2+2 doesn’t equal 5
What is truth?
CARTHAGE—On Twitter, the Fourth Punic War continues to rage. On one side we have the Romans, who allege in their fact-obsessed, narrow-minded, patriarchal way that 2+2=4; on the other side we have the Carthaginians, who hold that while 2+2 certainly might equal 4 some of the time, it might also equal 3 or 5, or even 6, depending on the weather, the mood of their god Moloch and the cultural background of the person doing the math. The Romans are getting quite annoyed about it, putting “Carthago delenda est” in their usernames with crossed swords and flame emojis, while the Carthaginians have been lifting their voices to decry the patriarchal power grab and oppressive nastiness taking place through 2+2=4, and to lament that “the idea of 2+2 equaling 4 is cultural and because of western imperialism/colonisation, we think of it as the only way of knowing.”
For some reason, the Carthaginians feel that if 2+2=4 were held to be objectively true, always and everywhere, then their cultural practices—such as misspelling the word woman, hurling babies into fiery pits to please Moloch, and promoting mixed changing rooms—would no longer stand up to public scrutiny. Thus they are agitating to ban, cancel, proscribe, and otherwise annihilate the belief that 2+2 always equals 4.
That said, the Carthaginians are open-minded, peace-loving, inclusive people, and they don’t want anyone to feel hurt or left out of Carthaginian society. They are totally OK with Romans or anyone else saying 2+2 sometimes equals 4. In fact, it usually equals 4 in tax season, and on the stock market, and when building aqueducts or harnessing elephants to march two by two in processions. What the Romans need to wrap their measly little brains around is the fact—er, sorry, construct—that 2+2 can equal 5 sometimes. Or even 9, depending on the day. If we were all truly caring people, we would agree that we have the right to answer 2+2 however we want. Unless, as mentioned previously, it’s tax season or the god Moloch is in a bad mood—then the answer’s usually 4, but fortunately the media usually announces these occasions well ahead of time so everyone can get it right on the day.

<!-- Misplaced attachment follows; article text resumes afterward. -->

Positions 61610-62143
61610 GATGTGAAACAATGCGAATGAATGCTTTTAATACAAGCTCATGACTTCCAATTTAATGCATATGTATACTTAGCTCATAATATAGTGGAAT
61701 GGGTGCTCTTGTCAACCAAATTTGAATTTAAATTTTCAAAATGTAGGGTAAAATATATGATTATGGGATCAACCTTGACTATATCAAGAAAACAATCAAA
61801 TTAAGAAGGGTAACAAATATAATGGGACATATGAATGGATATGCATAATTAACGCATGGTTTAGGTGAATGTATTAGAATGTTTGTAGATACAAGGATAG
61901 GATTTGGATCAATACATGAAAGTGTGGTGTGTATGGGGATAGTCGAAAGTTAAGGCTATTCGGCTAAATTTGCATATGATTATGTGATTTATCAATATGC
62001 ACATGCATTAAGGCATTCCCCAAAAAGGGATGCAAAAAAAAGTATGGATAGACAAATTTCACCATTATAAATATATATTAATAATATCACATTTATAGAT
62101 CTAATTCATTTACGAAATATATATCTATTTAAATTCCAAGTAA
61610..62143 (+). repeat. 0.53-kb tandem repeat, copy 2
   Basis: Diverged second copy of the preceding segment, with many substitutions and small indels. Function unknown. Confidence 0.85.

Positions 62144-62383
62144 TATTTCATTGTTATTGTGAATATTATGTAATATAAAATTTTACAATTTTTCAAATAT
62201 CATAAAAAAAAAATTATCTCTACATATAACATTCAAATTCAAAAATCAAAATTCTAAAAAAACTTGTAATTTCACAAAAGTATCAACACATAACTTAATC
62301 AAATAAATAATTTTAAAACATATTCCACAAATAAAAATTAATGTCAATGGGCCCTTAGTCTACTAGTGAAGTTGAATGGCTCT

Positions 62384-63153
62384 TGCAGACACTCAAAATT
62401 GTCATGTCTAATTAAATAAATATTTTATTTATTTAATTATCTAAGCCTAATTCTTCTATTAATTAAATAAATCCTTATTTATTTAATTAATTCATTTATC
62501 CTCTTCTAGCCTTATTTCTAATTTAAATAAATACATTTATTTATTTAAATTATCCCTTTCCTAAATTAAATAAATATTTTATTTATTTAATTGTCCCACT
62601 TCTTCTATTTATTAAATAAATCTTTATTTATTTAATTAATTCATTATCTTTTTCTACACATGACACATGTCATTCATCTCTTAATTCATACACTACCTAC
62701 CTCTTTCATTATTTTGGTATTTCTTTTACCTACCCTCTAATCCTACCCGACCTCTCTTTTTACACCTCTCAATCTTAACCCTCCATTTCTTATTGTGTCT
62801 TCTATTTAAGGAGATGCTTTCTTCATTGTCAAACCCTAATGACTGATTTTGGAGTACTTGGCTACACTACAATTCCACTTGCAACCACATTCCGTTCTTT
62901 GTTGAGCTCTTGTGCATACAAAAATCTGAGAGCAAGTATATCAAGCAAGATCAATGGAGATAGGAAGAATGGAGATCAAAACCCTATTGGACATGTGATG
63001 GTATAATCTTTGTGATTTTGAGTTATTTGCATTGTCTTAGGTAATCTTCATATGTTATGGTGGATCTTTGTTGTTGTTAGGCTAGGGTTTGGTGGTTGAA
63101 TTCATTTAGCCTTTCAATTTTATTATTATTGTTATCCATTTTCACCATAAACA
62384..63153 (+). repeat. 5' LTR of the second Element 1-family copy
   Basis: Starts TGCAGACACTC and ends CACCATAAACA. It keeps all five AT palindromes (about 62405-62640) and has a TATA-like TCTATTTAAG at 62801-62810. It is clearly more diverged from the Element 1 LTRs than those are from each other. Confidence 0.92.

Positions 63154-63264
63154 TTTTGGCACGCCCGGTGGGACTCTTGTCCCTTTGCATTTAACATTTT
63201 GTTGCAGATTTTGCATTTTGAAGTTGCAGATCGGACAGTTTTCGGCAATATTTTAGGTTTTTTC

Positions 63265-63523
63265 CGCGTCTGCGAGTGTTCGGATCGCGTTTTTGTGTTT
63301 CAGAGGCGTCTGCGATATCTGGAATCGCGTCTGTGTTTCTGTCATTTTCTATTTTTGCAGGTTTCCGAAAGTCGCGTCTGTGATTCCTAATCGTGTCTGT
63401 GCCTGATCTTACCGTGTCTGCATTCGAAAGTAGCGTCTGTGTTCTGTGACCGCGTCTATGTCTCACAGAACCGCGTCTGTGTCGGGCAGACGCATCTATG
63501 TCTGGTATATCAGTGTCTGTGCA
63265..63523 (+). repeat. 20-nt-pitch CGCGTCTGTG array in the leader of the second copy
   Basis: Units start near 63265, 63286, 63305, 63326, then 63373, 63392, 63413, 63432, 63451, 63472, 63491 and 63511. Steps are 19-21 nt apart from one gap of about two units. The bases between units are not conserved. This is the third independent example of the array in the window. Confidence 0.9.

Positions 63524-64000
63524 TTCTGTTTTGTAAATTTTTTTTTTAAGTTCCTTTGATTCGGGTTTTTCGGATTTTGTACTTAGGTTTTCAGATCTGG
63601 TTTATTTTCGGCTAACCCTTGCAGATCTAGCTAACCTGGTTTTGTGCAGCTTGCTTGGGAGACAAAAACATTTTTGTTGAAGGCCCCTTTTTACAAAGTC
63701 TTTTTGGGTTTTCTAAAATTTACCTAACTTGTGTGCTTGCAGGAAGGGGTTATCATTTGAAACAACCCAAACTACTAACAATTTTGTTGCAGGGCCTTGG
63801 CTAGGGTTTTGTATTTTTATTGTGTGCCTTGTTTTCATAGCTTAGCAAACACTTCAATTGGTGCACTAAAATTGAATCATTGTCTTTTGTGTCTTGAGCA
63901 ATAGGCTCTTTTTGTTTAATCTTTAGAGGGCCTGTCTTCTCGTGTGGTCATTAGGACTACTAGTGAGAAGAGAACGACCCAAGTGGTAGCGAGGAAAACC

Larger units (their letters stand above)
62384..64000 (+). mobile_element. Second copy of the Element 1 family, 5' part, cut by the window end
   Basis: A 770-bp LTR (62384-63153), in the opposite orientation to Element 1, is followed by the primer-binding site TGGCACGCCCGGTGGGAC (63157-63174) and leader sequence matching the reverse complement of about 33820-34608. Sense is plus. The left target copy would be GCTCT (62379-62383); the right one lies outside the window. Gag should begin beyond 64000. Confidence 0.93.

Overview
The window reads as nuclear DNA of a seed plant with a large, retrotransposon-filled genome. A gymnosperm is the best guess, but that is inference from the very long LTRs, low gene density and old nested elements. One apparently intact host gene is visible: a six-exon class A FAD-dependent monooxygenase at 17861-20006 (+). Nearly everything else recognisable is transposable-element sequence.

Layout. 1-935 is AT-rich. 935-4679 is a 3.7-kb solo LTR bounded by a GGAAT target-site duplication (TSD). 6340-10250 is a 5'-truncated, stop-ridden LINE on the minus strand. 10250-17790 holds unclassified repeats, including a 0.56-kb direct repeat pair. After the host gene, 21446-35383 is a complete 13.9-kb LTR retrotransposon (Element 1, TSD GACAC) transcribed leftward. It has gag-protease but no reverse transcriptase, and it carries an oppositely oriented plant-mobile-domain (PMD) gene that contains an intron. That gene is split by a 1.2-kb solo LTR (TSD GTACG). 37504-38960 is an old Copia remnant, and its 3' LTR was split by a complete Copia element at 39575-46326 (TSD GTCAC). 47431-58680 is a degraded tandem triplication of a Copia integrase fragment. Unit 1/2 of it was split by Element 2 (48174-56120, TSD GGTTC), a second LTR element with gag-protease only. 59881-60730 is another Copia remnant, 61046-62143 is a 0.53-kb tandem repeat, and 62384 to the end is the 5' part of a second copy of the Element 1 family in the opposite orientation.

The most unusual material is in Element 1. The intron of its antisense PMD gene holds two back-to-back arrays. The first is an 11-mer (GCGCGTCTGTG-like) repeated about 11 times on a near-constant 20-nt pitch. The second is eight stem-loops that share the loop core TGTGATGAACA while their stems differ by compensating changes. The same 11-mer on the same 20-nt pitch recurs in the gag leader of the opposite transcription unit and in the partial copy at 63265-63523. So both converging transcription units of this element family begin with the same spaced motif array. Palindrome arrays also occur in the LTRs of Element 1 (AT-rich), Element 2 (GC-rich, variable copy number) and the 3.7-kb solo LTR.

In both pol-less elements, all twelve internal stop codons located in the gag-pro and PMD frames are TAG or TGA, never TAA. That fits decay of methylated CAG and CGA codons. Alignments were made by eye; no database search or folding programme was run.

What the Carthaginians really can’t fathom is why the Romans get so annoyed when it’s explained to them in simple language a child could understand that it’s about context, not about facts. In an attempt to reach out to the Romans and encourage them to become allies, a.k.a. part of the solution, a leading Carthaginian general by the name of Hannibal tweeted out, “I don’t know who needs to hear this but if someone says ‘2+2=5,’ the correct response is ‘What are your definitions and axioms?’ not a rant about the decline of Western civilization.”